In a message I sent to our Beit Midrash email list this week, I asked people to contribute to our UJA's Emergency Relief Fund for humanitarian aid, to be administered via the Jewish Joint Distribution Committee.
As I wrote the request, I remembered a brief exchange I had with a congregant about a dozen years ago. In the wake of another natural disaster, I had encouraged people to contribute to an aid campaign. My congregant said to me, "We need to use our money to help our own community; the outside world isn't going to help us, when we need it." He was factually correct; I don't imagine that the Nepalese will build bomb shelters in Israel (although Israeli relations with Nepal aren't bad), or support Jewish schools in Toronto.
I was also reminded of another congregant, who noted to me that the Torah's commandment to love others applies specifically to your fellow Jew (Vayikra 19:18) or to a non-Jew who comes to Judaism (ibid. 19:33). He, too, was correct.
I feel that both of my interlocutors were missing a key point, though.
It is true that the nations of the world will likely not come to view us as family, even when Israeli aid arrives in the form of a mission more than double the size of any other. And it is true that the Torah limits love - the state in which we identify with others, seeing them as part of ourselves, loving them "as ourselves" - specifically to those with whom we share the most intimate values and beliefs. [See, for example, Rambam to Avot 1:6, who specifies sharing of values as the highest form of kinship.] Nonetheless, our tolerance for suffering shouldn't depend on the identity of the sufferer. How can our pure soul not writhe in pain when it witnesses others in agony? How can it not be personally offended by the existence of unremedied suffering?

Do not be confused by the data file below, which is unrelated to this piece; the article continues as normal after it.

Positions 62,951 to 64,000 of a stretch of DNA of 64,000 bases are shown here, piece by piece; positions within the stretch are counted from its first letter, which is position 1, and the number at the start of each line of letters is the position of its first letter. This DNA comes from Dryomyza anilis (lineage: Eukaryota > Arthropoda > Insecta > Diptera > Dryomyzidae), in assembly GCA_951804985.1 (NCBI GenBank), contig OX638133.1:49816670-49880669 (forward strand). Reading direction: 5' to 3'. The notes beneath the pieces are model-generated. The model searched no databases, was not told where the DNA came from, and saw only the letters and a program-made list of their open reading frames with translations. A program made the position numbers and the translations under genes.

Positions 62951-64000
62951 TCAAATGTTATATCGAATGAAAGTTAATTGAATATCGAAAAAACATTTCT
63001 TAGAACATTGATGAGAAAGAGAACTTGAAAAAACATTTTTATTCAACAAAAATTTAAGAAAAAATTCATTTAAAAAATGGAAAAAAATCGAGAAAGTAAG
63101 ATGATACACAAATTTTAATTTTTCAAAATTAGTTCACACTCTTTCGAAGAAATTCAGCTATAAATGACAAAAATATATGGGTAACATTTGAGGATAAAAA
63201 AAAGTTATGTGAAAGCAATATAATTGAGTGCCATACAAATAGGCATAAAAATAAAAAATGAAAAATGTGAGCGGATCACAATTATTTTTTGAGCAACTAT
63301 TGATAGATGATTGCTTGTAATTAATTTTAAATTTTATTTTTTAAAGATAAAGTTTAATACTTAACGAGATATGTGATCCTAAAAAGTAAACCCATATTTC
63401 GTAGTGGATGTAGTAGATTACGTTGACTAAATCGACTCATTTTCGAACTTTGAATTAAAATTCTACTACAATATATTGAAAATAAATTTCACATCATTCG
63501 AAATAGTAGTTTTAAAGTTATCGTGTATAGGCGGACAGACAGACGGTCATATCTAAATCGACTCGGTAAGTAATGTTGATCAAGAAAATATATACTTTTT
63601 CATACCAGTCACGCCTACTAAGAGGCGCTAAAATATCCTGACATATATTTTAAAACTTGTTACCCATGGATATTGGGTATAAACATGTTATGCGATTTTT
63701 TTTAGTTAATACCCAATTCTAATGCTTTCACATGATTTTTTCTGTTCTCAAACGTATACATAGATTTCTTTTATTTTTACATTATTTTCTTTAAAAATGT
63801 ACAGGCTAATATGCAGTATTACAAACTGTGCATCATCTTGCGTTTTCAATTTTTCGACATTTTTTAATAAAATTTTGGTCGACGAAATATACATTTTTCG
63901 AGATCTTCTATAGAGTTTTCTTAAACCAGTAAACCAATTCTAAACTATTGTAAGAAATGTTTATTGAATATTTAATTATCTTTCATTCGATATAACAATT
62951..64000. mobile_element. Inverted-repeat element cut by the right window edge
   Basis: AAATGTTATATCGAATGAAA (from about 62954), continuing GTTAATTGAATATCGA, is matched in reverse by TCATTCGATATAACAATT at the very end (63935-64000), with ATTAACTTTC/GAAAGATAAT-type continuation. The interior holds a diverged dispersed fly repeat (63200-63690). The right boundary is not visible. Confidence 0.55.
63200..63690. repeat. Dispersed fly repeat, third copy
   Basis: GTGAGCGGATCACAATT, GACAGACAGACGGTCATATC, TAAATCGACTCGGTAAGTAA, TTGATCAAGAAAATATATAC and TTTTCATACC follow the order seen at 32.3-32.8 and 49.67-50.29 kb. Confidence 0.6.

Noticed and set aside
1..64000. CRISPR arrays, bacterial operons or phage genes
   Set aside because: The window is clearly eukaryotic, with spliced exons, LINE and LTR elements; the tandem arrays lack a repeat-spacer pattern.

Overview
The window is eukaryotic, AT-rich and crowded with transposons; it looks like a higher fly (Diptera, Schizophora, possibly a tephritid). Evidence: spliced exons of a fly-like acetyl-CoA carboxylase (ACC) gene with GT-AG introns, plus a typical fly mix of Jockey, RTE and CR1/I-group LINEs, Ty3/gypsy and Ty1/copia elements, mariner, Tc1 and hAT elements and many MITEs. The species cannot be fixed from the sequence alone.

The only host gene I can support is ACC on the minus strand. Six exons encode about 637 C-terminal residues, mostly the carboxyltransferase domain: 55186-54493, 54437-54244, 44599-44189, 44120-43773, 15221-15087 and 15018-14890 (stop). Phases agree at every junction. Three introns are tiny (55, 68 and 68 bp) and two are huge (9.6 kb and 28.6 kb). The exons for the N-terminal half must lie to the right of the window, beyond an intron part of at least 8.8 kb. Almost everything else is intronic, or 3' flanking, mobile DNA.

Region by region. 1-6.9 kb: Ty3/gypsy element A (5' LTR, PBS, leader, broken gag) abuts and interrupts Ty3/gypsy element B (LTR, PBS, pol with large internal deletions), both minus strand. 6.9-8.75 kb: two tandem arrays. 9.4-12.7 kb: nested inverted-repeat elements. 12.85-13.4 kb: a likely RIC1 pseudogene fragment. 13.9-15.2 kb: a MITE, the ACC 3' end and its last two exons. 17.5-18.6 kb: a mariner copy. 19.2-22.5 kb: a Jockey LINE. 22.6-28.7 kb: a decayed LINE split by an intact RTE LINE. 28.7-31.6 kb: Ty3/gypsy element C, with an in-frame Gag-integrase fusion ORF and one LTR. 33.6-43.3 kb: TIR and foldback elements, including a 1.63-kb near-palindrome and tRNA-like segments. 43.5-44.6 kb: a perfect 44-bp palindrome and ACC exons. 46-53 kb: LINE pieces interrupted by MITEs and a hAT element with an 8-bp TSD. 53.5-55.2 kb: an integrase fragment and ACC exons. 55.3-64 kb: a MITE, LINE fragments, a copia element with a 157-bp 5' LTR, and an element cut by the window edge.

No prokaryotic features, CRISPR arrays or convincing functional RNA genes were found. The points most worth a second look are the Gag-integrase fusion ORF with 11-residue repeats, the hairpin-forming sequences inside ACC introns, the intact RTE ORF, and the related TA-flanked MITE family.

This is why we act on behalf of those who will not reciprocate and who are not "ours". As I once heard Rabbi Baruch Weintraub note, the Talmud (Bava Metzia 33a) writes that when we are sensitive to the pain of others, when we are personally offended by the suffering of others, then we are obligated to act.
Our sages taught us this lesson of action in numerous ways. They criticized Noach for failing to reach out sufficiently to his neighbours, and praised Avraham for attempting to influence the fate of his. (Bereishit Rabbah 30:9-10, although one could also read this source as a function of love for G-d) Rambam wrote that we dare not fall into cruelty; we aspire to the sensitivity displayed by G-d, regarding whom King David wrote, "His mercy is upon all of His creations." (Mishneh Torah, Hilchot Avadim 9:8 and Hilchot Melachim 10:12) Our Sages wanted us to understand that even when we don't share a common identity with others, we do share a common humanity with them.
I have made a contribution; I hope that the readers of this blog will be able to do so as well.